7. Turning now to the Limitation Act, its preamble shows that the' Courts' to which it applies are Courts in British India, not foreign Courts. The word must be read in that restricted sense, or else the absurdity would follow that the Legislature intended to provide a ' law relating to the limitation of suits, appeals and certain applications ' for Courts oucside its jurisdiction. And if that is the restricted meaning of the word as used in the preamble, the same meaning must be attached to the word where it occurs in the enacting portions of the Act, unless the enactment is itself so clear and unambiguous as to show that (the Legislature intended a departure from that meaning in the case of any particular section of the Act. Neither expressly nor by necessary implication has the Legislature made any such purpose apparent in the Limitation Act. The implication is rather the other way. Section 11 of the Act relates to a ' suit on foreign contracts '; and Article 117 to Schedule I of the Act provides a period of limitation for a suit upon ' a foreign judgment.' Whenever, therefore, the Legislature intended anything relating to a foreign State to be brought in, it has provided for it by express language. It is a fair inference from it that, had the legislature intended to include a foreign Court in the word ' Court ' in Section 14, it would have said so.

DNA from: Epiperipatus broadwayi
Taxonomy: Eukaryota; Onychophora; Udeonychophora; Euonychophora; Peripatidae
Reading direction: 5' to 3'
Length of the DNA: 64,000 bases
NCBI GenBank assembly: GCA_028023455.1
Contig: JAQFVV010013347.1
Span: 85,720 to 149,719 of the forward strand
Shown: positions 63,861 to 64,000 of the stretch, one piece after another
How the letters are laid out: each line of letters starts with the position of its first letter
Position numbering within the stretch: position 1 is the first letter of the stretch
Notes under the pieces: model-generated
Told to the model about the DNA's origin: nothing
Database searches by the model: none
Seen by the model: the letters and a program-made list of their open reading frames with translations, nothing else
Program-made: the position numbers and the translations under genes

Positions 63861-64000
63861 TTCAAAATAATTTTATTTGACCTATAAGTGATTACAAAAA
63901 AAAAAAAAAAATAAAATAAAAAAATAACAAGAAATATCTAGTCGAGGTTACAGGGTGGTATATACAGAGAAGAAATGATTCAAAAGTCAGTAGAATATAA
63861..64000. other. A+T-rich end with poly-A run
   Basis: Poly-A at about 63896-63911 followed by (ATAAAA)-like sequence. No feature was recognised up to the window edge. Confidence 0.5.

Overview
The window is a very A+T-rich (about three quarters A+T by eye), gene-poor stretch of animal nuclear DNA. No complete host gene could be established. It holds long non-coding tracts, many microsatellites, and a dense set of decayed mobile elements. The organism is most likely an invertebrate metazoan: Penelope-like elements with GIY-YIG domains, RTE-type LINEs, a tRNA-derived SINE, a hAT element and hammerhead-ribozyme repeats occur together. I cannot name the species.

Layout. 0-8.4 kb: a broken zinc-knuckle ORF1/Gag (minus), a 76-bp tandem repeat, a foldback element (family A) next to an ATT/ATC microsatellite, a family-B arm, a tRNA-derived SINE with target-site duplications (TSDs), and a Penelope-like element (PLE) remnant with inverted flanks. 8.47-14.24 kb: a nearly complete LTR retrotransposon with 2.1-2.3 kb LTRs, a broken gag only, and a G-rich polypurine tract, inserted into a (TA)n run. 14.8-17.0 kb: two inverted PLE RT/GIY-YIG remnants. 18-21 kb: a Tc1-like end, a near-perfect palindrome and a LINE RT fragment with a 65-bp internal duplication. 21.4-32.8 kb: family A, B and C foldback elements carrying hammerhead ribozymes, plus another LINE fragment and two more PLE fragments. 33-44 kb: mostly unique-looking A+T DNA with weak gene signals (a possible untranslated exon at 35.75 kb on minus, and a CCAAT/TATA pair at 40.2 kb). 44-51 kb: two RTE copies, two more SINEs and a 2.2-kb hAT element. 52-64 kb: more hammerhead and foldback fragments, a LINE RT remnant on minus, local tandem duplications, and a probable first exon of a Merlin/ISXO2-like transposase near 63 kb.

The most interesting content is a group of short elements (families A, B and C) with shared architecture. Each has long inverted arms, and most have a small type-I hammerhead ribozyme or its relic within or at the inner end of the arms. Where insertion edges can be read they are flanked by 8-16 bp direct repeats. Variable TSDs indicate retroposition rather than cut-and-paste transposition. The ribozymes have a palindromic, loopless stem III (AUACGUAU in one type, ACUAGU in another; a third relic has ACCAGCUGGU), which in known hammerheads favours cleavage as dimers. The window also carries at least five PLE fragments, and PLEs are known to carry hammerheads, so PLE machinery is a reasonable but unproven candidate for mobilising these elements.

8. In this connection we must examine the scheme of the Code of Civil Procedure with reference to foreign Courts, because that Act and the Limitation Act are in pari materia ', both are laws of procedure. The Code does not define the word 'Court', and that for the obvious reason that it applies primarily to the Courts on whom the Code is binding. But it defines ' a foreign Court '; and wherever it intended that any section of the Code should apply to any judgment or proceeding of that Court, it has said so in distinct terms, as, for instance, in Sections 13 and 44.
9. By Section 13 of the Code, the judgment of a foreign Court is placed on the same footing as that of a Court to which the Code applies, not in all but only in some cases and for a certain purpose. That judgment is conclusive as to any matter 'directly adjudicated upon' but only upon certain conditions, one of which is that it must be a judgment 'given on the merits of the case.' Where it is not so given, the foreign Court is not recognised by the Code as being on the same footing with Courts in British India, to which the Code applies. A judgment of a foreign Court, dismissing a suit on the ground that it has no jurisdiction to try it, is not a judgment on the merits. If a foreign Court, which has dismissed a suit for want of jurisdiction, is not equivalent to a Court to which the Code applies, so far as its judgment dismissing the suit is concerned, it follows that the Legislature did not intend the word 'Court' to include a foreign Court in cases to which such judgments relate.